Now apart from liking the idea of listening to students play beautiful music, I can’t really tell the difference between lots of music students and great professional players, so what’s there not to like?
In any event in recent times a mysterious plywood box has been build outside the Town Hall. It’s a Quartetthaus would you believe and there are three concerts a day going on in there for the next week or so. The sound is a bit like being inside a set of headphones. The space is not larger than a largish room of a house. 52 seats are located in two concentric circles around a small circular stage on which four players play string quartets. You become aware after about five minutes that the stage is actually rotating. Which is kind of cool (In your case, owing to this article, you will be aware of this before you go, so please take appropriate precautions).
I went last night and heard a Beethoven string quartet and then a Janácek string quartet. It was very enjoyable, and cheap as such things go ($30 per person).
So I say go. Go Now. Go if you can. While you’re there you can find out why they spell Quartetthaus with a double ‘T’. And why do they speed up the rotation of the stage at the end until the players fly out into the audience (OK, I made that bit up. They don’t – but only because ethics approval would have been so hard to get. Maybe next year.)
This TED talk from 2008 was recommended to me by my piano teacher. If you haven’t already seen it it’s well worth taking a look. If you have seen it, a second look wouldn’t be wasted.
After watching it I realised I had a considerable challenge in front of me – to transform myself from a rigidly centrist two buttock piano player to a more relaxed sometimes left-leaning, sometimes right-leaning one-buttock piano player.
There’s a beauty to cover songs. The musician, free from obligation to be new, hip commercial or even original, has simply to play homage to the songs that they love. When some people, not big stars, just talented people with some recording gear and the desire to have a crack on their own, put their own little gems on the internet. I think it’s worth pointing them out.
This, I think, is one of the very best examples. Do you agree or have you found better?
It wasn’t enough that we were all recently exposed to the unbelievably tone-deaf talents of Craig Emerson.
Before that there was former Senator Mary Jo Fisher’s very strange spoken rendition of the Rocky Horror Timewarp number, eerily presaging the instability that eventually segued into serial shoplifting.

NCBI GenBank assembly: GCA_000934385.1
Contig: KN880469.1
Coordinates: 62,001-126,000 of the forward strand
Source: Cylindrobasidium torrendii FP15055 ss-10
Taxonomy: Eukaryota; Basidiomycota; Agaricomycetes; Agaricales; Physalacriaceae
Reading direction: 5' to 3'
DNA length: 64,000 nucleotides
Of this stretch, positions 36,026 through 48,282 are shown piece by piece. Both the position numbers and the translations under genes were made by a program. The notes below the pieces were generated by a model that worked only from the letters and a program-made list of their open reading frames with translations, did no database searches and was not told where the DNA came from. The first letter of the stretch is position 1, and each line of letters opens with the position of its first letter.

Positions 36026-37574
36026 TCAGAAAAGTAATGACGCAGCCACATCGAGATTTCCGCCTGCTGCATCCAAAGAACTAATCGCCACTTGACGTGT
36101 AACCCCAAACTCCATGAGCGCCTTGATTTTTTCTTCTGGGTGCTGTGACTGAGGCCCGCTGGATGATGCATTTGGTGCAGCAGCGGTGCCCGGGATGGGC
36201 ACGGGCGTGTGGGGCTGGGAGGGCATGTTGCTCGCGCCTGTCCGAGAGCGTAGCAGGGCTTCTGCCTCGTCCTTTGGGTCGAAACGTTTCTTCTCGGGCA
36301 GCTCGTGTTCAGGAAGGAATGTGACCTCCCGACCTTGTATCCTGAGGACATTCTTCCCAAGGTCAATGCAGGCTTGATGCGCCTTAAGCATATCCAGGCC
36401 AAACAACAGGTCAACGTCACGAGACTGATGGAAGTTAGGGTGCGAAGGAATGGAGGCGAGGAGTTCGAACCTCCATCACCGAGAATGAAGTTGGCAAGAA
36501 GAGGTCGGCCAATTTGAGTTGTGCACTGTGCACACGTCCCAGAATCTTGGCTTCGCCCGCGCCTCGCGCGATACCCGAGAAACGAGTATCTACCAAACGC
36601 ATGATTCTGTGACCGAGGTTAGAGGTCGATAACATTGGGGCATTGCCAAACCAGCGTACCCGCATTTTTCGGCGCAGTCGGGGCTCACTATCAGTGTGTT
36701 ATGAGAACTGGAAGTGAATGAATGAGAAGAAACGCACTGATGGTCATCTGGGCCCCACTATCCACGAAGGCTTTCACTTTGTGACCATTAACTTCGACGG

Now, God forbid, we have Treasurer Wayne Swan on a Bruce Springsteen kick, although at least he leaves the singing to his daughter who can actually more or less hold a tune.
This wasn’t supposed to be the theme of part two (Part One is here) but Jessica Irvine’s recent and timely column on superstardom and One Direction prompted me to add my two cents’ worth – well someone else’s two cents’ worth but at least inserted by me.
First; highlights from Jessica’s column:
US labour market economist Sherwin Rosen in his 1981 paper ”The Economics of Superstars” identified two preconditions that lead to superstardom. First, every customer in the market must want to buy the good supplied by the best producer. The second condition for the birth of a superstar is that the good provided must be able to be distributed cheaply to all customers in the market. You don’t see superstar plumbers, because their services are only available to one geographic area.
Rosen’s theory of superstardom as an efficient outcome of the market was challenged by another US economist, Moshe Adler, who pointed out that whether people preferred one singer over the other was not necessarily determined by how talented they were. There is, after all, no standard unit to measure increments of talent. The key thing about groups like One Direction, according to Adler, is not that they are the most talented – for such a thing can never be measured – but that they are simply the most popular.
According to Adler, consumer desires are not innate preferences – as standard economics assumes – but are influenced strongly by society. We desire the same art, culture and music that is desired by other people.
To which I would only add the graph below which features in Paul Ormerod’s forthcoming book. In a controlled experiment with people listening to music if they were not ‘networked’ which is to say they didn’t know what other people thought was good, there was a fairly big inherent difference between songs. If they were networked, they ‘herded’ strongly.
Typical outcome of the music download experiments; number of each of the 48 songs downloaded over the course of an experiment, participants only know the names of the song and band and can listen to songs before deciding whether or not to download. The average number of downloads is set equal to 100 for comparative purposes
Same experiment as before except the participants know the number of previous downloads of each of the songs before they decide themselves
Of course the upshot of this is that we’re all madly herding from one place to another, but the extent to which there’s signal in the noise of our herding is greatly attenuated. Further; large amounts of rent are being expended trying to get people’s attention with marketing to get into people’s headspace and win the battle for the next hit.